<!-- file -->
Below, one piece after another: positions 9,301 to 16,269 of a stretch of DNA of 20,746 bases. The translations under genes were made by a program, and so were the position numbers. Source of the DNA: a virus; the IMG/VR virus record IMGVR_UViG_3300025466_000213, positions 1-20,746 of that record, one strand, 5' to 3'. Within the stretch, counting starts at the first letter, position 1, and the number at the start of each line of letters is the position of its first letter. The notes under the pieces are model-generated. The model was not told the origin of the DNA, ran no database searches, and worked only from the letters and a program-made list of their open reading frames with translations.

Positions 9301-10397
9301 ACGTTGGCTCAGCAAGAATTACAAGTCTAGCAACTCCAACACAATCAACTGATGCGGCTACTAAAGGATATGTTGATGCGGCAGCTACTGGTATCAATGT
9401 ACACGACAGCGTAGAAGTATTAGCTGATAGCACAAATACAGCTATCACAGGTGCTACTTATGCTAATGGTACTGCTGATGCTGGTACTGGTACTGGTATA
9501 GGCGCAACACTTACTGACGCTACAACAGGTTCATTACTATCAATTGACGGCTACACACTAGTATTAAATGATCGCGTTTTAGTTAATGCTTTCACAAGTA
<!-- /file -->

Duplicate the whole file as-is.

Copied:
Below, one piece after another: positions 9,301 to 16,269 of a stretch of DNA of 20,746 bases. The translations under genes were made by a program, and so were the position numbers. Source of the DNA: a virus; the IMG/VR virus record IMGVR_UViG_3300025466_000213, positions 1-20,746 of that record, one strand, 5' to 3'. Within the stretch, counting starts at the first letter, position 1, and the number at the start of each line of letters is the position of its first letter. The notes under the pieces are model-generated. The model was not told the origin of the DNA, ran no database searches, and worked only from the letters and a program-made list of their open reading frames with translations.

Positions 9301-10397
9301 ACGTTGGCTCAGCAAGAATTACAAGTCTAGCAACTCCAACACAATCAACTGATGCGGCTACTAAAGGATATGTTGATGCGGCAGCTACTGGTATCAATGT
9401 ACACGACAGCGTAGAAGTATTAGCTGATAGCACAAATACAGCTATCACAGGTGCTACTTATGCTAATGGTACTGCTGATGCTGGTACTGGTACTGGTATA
9501 GGCGCAACACTTACTGACGCTACAACAGGTTCATTACTATCAATTGACGGCTACACACTAGTATTAAATGATCGCGTTTTAGTTAATGCTTTCACAAGTA